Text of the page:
• Dragnea himself is now in prison over his 3rd corruption sentence (one of the magic numbers, of course). Since then - and since the election defeat suffered by PSD, which we’ll return to - the Viorica Dancila government turned on its heels, becoming one of the most ardently pro-European governments in the region, if we’re to take them at their word. According to Dancila, this government has always been pro-European and there was never any intention to pass executive orders to subdue the judiciary, and we’ve always been at war with Eastasia.

    • Dancila has become emboldened, starting to define a voice of her own after months of working in Dragnea’s shadow. She is trying to reassure European partners that she leads a pro-EU government committed to the common good and the rule of law. The government has also dropped the self-victimisation and populist rhetoric it has been using increasingly since 2017. PSD’s populist play failed in large part because of how deeply unpopular and uncharismatic Dragnea was - which is always a risk when you personalise power.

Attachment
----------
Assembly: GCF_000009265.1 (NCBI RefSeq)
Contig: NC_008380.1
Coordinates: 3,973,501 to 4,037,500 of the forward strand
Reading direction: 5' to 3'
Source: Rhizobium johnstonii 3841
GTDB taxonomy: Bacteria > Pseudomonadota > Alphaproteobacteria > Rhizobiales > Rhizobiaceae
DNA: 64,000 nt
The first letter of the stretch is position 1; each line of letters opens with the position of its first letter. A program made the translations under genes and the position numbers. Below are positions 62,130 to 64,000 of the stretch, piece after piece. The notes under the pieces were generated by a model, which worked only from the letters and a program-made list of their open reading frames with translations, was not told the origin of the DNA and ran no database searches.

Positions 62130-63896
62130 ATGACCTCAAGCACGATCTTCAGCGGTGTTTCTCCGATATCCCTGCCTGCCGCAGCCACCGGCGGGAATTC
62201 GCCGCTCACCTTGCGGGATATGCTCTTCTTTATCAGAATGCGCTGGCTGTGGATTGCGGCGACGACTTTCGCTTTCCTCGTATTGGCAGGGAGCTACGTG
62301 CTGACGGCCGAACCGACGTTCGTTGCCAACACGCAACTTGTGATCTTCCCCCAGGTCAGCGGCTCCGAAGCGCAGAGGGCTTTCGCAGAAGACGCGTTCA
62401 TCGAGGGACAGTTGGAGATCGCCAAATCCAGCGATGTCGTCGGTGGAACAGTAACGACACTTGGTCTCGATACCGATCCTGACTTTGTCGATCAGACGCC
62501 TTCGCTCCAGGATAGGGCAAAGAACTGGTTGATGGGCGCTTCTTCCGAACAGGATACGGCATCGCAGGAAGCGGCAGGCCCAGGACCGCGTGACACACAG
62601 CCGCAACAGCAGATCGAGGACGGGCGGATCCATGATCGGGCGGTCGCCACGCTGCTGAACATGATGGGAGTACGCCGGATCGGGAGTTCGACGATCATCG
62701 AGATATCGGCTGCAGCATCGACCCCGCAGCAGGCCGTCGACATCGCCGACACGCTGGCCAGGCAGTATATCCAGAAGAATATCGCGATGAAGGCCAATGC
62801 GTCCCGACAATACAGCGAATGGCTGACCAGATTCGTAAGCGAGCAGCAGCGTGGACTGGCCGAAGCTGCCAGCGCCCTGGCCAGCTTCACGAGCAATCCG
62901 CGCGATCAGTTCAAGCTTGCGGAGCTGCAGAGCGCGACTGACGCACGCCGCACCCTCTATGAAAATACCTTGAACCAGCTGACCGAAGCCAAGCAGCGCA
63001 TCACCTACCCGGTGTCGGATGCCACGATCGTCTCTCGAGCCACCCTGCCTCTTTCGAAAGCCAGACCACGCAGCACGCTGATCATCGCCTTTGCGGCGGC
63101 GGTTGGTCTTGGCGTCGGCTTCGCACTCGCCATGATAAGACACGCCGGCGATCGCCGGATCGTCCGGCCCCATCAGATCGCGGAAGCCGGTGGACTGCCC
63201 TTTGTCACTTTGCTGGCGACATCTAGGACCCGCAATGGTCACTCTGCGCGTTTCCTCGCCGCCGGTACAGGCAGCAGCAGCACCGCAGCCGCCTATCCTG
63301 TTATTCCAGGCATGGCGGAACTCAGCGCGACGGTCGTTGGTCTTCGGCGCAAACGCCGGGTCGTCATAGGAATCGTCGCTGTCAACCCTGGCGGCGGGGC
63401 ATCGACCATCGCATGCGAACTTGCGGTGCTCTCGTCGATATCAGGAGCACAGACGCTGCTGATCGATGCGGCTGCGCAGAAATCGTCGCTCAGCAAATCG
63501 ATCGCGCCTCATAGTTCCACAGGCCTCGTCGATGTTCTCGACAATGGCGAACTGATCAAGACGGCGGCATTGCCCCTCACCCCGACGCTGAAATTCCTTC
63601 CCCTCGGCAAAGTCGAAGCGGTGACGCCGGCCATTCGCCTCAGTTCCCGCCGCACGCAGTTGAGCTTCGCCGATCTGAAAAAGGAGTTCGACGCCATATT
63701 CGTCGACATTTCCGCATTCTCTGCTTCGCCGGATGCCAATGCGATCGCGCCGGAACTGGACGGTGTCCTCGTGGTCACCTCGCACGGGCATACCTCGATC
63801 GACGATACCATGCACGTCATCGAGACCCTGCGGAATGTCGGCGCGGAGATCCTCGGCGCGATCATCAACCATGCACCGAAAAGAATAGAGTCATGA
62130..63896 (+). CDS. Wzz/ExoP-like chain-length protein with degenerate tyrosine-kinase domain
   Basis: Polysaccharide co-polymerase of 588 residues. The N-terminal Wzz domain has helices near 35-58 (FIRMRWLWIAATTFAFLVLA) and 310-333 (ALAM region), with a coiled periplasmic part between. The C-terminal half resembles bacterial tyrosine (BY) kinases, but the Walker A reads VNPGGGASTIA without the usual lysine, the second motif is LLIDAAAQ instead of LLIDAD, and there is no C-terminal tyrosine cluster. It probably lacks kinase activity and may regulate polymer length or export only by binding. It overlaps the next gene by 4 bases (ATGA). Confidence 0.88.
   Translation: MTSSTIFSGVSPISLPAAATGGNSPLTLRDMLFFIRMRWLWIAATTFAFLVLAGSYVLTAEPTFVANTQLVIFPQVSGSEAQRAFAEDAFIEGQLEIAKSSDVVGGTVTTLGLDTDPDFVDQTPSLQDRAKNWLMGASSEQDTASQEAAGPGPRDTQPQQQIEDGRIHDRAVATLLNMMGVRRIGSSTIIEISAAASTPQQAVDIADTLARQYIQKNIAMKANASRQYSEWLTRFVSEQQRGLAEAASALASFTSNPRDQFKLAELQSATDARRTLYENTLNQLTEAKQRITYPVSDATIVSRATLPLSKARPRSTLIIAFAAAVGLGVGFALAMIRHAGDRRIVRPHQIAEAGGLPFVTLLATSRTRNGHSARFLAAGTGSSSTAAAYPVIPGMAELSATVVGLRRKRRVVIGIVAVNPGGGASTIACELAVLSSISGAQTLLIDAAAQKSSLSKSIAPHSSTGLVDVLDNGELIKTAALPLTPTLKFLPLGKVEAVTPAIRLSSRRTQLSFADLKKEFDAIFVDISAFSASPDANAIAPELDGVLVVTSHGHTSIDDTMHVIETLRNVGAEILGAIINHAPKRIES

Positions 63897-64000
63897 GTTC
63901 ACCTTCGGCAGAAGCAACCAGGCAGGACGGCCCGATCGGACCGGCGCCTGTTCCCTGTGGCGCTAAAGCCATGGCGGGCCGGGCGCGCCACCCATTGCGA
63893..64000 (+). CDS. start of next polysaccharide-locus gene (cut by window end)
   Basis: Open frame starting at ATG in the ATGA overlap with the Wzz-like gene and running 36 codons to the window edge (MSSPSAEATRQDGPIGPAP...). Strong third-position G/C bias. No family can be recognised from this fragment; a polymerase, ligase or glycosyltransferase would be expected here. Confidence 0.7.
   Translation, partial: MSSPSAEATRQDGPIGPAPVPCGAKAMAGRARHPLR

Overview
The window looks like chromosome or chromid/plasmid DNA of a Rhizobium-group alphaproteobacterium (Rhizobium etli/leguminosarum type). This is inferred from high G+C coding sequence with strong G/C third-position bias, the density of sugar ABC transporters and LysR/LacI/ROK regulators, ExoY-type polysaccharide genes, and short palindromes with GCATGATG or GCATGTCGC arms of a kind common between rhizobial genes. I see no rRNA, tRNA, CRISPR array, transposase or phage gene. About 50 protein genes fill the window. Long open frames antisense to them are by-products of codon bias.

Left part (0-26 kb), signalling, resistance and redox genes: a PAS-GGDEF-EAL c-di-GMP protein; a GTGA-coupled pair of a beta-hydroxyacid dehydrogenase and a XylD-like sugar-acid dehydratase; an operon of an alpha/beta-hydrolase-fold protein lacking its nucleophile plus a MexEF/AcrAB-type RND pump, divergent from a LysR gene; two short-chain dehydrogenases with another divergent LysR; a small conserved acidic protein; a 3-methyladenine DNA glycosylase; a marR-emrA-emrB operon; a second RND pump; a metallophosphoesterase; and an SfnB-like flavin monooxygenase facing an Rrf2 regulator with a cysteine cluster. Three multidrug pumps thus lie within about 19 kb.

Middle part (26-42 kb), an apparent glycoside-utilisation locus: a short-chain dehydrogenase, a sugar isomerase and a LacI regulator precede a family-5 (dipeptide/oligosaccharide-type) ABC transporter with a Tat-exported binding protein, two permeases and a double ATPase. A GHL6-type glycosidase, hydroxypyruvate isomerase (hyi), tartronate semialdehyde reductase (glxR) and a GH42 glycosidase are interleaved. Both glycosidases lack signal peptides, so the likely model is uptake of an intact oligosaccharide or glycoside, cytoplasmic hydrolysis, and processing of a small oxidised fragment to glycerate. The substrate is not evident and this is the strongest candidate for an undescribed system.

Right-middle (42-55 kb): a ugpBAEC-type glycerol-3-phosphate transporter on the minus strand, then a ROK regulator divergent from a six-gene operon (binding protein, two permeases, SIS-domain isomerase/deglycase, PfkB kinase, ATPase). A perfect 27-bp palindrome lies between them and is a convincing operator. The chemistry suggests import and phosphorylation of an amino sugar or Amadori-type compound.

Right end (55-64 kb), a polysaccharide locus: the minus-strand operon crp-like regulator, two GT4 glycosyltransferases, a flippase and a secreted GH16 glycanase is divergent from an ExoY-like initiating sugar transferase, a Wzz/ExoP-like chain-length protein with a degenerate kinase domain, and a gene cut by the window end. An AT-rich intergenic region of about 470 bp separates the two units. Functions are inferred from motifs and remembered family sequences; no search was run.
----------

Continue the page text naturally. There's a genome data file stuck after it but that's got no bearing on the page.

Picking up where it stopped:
• Opposition leader Dacian Ciolos echoed many Romanians’ suspicions when he said that this government should only be taken at face value once it’s resigned.

  • Right before January, the government also issued an executive order (which, incidentally, is the only way PSD knows how to govern these days, after losing absolute majority in Parliament and being shaken in confidence by waves of massive popular protests); the order levied extra taxes on banks and energy companies. This was done, as usual, without a previous impact study, and will have a heavy negative effect on the economy in the medium to long term. The opposition should prepare to have to deal with the fallout of PSD’s excesses and incompetence when it eventually takes power, because PSD will point the finger at them if and when inflation hits and large companies decide to pull out of the country.